In this post I’ll explain what you need to remove the DRM from DVD’s and copy the movie or TV series to OpenELEC or LibreELEC or any other system with Kodi e.g in your living room.

Use original DVD’s

Don’t use pirated DVD’s. Let’s stick to what is legal. DVD’s are cheap and second hand DVD’s are even cheaper. For a few dollars/euros you can buy the best movies on DVD. Most DVD’s are protected with DRM and some publishers like Disney take severe measurements to prevent the user from making a copy for their own use. This is where Handbrake comes in.


Handbrake can, among other thing, read DVD’s and convert the content to e.g mpeg4 files. These mpeg4 files can than be stored on the HDD of a device of your liking and played with any media player. To be able to decrypt DRM protected DVD’s (see above) also a free/libre DVD playback library libdvdcss is needed. This article explains how to install this on Windows and OSX. And this article explains how libdvdcss works.

Screenshot of Handbrake
A screenshot of Handbrake. Handbrake reads a DVD and write the content to an mpeg4 file.

MetaZ or MetaX

MetaZ is a metadata editor but the beauty is that it uses the title of the movie or the TV series to retrieve metadata from The Movie Database (TMDb) and adds this metadata to the rip file we just made with HandBrake. Unfortunately MetaZ only runs on OSX while MetaX only runs on Windows. Of course we can use VLC for GNU/Linux but the user has to add the metadata manually which is a pain in the butt.

Kodi, OpenELEC, LibreElec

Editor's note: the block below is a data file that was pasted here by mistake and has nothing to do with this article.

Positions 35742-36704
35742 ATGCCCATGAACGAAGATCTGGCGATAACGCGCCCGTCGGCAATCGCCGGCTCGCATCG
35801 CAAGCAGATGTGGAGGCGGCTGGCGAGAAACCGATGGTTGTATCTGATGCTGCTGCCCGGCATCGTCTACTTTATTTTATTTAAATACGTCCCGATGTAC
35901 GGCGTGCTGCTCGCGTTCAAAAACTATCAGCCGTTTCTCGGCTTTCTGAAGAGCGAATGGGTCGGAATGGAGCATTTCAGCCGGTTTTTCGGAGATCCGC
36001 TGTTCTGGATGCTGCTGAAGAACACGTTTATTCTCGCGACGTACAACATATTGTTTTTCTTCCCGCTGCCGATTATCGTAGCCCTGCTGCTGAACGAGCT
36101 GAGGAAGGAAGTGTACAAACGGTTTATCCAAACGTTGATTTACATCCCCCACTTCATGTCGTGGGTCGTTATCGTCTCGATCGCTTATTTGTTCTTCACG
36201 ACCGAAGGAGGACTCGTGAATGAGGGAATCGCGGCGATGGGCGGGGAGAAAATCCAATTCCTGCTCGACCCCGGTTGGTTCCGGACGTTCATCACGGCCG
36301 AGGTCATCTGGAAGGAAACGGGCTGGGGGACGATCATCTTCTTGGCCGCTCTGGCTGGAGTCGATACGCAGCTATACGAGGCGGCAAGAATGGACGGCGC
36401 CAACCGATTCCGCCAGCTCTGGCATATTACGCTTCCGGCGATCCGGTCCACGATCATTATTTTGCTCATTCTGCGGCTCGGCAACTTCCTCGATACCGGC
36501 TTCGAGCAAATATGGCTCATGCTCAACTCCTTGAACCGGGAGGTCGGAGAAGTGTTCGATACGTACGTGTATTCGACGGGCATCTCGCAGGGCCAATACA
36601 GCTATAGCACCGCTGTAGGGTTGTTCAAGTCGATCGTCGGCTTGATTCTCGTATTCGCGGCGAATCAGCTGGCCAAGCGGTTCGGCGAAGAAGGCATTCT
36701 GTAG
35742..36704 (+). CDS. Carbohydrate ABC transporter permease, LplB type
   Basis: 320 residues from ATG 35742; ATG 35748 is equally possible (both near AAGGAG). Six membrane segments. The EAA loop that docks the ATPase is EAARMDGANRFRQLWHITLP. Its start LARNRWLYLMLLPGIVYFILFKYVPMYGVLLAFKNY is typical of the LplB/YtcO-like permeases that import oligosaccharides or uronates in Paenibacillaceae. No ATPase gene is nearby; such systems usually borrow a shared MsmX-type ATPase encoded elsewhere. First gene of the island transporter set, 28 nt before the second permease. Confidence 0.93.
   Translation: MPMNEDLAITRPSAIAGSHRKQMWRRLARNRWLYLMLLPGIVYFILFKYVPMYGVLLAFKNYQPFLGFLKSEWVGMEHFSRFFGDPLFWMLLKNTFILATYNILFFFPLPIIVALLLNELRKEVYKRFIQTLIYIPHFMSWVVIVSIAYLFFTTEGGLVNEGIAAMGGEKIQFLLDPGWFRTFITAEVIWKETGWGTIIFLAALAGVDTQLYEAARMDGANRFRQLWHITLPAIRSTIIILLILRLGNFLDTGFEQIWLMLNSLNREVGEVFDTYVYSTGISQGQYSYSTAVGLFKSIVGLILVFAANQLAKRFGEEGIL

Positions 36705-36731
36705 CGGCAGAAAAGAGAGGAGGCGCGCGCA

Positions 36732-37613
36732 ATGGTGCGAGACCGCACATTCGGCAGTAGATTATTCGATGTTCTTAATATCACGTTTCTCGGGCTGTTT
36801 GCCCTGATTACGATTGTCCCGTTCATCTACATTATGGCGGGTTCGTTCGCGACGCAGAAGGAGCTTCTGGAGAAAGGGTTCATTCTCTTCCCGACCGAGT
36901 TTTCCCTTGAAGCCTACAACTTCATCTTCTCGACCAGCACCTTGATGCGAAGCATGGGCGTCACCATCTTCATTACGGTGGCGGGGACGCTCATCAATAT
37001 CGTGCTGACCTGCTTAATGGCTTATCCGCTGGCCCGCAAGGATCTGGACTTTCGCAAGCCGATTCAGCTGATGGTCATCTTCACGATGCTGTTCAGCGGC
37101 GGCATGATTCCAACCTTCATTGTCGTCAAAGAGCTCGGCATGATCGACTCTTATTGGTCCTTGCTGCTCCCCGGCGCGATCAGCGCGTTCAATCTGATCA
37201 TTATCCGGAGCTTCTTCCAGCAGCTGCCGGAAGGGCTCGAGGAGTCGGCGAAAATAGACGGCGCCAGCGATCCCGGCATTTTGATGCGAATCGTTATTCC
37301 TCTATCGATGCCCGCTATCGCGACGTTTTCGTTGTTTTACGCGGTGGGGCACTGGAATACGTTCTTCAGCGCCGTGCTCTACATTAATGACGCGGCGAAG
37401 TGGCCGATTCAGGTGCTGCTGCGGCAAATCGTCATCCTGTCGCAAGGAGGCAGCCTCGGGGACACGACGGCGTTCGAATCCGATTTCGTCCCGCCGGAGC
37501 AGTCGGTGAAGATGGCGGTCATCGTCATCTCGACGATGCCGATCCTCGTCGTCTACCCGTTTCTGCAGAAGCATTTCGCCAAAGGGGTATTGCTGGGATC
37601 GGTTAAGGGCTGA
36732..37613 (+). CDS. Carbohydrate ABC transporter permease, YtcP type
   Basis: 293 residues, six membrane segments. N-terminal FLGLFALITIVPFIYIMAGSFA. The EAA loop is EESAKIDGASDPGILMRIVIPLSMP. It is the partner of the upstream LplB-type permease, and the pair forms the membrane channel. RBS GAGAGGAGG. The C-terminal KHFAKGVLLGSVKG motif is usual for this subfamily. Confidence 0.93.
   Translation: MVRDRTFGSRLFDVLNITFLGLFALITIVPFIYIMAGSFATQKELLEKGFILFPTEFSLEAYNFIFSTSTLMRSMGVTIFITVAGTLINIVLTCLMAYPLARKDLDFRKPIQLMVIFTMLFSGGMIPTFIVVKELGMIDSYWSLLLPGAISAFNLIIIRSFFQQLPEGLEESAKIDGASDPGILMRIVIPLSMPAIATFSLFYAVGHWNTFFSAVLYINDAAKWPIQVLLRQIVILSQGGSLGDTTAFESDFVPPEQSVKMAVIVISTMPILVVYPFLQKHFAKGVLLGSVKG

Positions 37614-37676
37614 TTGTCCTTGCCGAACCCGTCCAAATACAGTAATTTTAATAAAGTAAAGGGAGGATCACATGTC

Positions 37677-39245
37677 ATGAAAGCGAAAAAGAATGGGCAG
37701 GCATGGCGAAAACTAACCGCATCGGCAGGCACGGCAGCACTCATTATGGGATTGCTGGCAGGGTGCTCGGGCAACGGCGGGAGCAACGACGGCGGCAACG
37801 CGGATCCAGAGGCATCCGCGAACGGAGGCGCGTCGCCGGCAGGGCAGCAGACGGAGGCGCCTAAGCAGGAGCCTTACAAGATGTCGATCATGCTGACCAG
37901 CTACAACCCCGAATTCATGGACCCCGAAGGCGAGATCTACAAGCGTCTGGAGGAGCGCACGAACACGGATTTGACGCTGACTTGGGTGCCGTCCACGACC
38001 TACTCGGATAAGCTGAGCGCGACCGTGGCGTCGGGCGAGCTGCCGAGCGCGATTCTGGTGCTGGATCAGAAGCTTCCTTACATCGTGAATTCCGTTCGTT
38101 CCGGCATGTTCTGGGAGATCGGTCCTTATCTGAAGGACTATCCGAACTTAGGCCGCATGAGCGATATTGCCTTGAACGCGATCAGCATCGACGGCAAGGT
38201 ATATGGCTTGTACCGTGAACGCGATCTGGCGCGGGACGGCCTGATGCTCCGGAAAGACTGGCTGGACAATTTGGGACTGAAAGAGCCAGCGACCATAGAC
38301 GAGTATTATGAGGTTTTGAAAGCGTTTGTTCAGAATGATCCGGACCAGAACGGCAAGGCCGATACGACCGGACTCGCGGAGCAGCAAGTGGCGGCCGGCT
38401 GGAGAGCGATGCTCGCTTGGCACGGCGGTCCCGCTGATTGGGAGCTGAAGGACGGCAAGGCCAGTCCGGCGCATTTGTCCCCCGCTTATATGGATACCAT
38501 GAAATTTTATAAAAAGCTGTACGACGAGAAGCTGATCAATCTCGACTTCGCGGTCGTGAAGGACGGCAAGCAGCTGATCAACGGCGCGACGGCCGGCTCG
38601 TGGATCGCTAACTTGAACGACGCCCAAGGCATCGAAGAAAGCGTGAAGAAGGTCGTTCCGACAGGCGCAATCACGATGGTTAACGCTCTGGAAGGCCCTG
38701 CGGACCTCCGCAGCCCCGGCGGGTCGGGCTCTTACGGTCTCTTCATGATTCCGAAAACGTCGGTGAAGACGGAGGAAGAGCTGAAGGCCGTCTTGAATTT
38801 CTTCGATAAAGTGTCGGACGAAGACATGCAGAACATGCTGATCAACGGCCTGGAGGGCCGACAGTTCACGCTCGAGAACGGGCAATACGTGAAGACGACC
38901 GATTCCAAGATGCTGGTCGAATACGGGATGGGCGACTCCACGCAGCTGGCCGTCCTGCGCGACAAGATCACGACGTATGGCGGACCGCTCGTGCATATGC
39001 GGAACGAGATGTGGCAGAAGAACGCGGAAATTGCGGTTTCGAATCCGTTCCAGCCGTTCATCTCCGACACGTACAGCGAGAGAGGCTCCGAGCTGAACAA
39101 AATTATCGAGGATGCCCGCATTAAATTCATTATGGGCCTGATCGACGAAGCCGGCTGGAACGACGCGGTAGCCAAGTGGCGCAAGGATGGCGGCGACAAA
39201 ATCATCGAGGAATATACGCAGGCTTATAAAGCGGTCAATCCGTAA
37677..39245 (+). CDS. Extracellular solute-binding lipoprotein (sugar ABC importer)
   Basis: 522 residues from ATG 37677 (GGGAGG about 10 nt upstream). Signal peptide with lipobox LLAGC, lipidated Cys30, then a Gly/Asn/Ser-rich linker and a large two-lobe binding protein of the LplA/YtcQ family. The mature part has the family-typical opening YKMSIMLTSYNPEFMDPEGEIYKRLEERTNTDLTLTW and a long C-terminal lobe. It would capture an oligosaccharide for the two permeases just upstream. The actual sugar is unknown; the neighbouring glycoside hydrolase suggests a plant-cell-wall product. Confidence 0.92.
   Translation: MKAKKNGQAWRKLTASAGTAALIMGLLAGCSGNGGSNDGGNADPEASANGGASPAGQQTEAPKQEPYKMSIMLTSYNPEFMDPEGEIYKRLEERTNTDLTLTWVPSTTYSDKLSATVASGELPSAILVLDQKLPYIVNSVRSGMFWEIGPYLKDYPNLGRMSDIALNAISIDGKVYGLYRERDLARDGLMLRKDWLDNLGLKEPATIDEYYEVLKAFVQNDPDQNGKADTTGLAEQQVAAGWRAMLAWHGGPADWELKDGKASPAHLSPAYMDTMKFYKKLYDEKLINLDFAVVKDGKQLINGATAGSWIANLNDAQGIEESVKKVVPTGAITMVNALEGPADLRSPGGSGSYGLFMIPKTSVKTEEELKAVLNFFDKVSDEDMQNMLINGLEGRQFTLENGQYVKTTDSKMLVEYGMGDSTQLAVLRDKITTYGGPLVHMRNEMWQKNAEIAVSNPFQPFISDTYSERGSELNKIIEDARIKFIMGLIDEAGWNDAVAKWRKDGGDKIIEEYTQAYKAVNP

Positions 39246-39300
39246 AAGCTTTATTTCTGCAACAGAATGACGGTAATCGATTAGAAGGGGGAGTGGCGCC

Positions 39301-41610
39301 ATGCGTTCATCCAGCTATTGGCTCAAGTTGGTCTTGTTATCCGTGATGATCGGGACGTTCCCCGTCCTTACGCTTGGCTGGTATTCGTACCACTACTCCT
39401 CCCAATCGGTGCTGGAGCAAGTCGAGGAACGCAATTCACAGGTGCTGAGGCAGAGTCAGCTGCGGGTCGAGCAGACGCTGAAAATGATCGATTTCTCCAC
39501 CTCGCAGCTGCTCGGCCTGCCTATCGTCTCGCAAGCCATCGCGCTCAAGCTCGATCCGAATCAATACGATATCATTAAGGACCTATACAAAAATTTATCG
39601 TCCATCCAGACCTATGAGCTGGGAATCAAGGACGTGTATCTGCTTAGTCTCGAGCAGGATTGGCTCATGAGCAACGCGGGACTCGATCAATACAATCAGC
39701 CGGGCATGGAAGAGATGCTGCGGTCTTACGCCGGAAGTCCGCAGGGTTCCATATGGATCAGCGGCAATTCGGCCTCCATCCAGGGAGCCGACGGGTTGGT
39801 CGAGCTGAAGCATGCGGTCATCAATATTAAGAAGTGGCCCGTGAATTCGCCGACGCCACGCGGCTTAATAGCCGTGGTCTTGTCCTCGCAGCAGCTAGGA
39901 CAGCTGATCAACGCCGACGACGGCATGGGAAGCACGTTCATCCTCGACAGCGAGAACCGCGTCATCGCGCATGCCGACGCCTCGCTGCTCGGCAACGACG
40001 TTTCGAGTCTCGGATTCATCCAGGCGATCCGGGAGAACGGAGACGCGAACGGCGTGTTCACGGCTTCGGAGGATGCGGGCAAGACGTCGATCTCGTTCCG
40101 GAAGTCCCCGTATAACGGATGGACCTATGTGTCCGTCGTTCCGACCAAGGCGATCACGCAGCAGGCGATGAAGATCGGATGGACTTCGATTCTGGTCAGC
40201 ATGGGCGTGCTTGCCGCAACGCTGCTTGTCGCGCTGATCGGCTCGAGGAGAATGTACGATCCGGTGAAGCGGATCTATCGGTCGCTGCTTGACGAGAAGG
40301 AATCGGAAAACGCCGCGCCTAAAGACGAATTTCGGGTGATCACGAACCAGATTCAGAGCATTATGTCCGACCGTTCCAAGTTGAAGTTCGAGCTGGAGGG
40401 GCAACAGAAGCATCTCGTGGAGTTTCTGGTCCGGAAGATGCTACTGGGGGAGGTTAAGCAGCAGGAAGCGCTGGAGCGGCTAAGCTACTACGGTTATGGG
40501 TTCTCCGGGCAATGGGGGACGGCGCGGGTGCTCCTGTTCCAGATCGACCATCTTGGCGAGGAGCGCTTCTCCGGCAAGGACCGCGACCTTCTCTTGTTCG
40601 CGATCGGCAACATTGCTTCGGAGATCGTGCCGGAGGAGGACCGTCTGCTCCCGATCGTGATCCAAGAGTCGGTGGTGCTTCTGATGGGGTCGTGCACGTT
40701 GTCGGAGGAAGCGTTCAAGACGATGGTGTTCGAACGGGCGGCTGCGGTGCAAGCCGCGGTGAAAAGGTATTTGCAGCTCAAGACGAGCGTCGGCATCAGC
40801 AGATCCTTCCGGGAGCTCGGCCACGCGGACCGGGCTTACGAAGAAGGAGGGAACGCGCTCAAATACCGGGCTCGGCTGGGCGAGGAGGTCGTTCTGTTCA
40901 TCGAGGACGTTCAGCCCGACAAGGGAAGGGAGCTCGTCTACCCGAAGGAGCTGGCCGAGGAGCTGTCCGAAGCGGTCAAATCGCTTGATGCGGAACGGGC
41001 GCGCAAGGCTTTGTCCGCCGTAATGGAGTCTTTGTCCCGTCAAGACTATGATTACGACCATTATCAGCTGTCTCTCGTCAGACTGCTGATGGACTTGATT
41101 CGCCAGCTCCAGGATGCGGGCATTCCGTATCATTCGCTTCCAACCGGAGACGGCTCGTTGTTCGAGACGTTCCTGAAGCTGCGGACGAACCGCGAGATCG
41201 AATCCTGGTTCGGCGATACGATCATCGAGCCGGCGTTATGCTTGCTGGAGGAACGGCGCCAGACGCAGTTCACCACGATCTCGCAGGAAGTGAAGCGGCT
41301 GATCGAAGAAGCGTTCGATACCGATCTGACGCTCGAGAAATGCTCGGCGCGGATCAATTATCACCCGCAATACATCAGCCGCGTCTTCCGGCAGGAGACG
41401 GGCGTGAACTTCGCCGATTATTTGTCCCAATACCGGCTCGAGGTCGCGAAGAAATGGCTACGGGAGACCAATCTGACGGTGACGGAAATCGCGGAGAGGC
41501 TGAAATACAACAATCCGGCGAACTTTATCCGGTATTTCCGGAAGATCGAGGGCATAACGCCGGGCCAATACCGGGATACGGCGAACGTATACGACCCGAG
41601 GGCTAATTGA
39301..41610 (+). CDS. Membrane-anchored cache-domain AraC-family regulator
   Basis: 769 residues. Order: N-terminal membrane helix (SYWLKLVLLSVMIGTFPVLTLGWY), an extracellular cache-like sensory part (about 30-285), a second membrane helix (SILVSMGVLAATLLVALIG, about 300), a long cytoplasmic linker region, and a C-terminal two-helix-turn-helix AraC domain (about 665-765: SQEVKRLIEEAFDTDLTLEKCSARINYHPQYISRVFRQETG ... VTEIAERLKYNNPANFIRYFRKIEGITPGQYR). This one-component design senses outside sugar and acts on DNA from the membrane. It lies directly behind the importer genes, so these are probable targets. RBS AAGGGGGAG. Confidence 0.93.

Eventually you want to be able to play the video files that you ripped from the DVD’s. The’re many free/libre software  choices but perhaps the most popular is Kodi.  Kodi is mediaplayer software that runs on about every media file you’ll throw at it. It is available for GNU/Linux, Windows and OSX. OpenELEC and LibreELEC take this a step further because the’re Linux based operating systems with the sole purpose to run Kodi.

Click here if you want about my experience with OpenELEC.

I hope this information has helped you to rip your DVD’s and start watching them on the device of your own liking. If you have any questions about this topic feel free to send me an email. Now if you excuse me I have a nice classic movie to watch.

Diaspora*, an alternative social network for GooglePlus

Three weeks ago I wrote an article about the demise of G+ and I defined four criteria for an alternative social network. This blog post describes my experience with Diaspora.

Why an alternative social network

Three weeks ago I wrote an article about the demise of G+ and I defined four criteria for an alternative social network. Based on these criteria I choose three social networks, Mastodon, MeWe and Diaspora* and signed up on them and promised to write about my experience with these three.

I will not write any further about MeWe since I already deleted the account after one week and wrote a post about it. So that leaves Mastodon and Diaspora*. This blog post is about my experience with Diaspora*.

Screenshot of the Diaspora* interface. Not flashy but very functional and fast.

What is Diaspora*

The shortest way to describe Diaspora* is it being a Facebook clone however this doesn’t do justice to Diaspora*. Although the user interface of Diaspora* has similarities with Facebook the network couldn’t be more different, kind of an anti-Facebook. First of all Diaspora* is free and open source software while Facebook is proprietary and Diaspora* is distributed while Facebook is centralized. The latter means that while Facebook is owned by a single entity that controls the entire network and it’s users Diaspora* has no owner and thus can never be controlled by a single organisation or person. Instead Diaspora* consists of many servers (or pods) that have their own administrator. These servers are are all interconnected (or federated). Without going into details about how this works exactly being distributed has other notable advantages from a user point of view.

  • First of all Diaspora* doesn’t have ads  (it worth to note that some centralized social networks like G+ and MeWe also don’t have ads).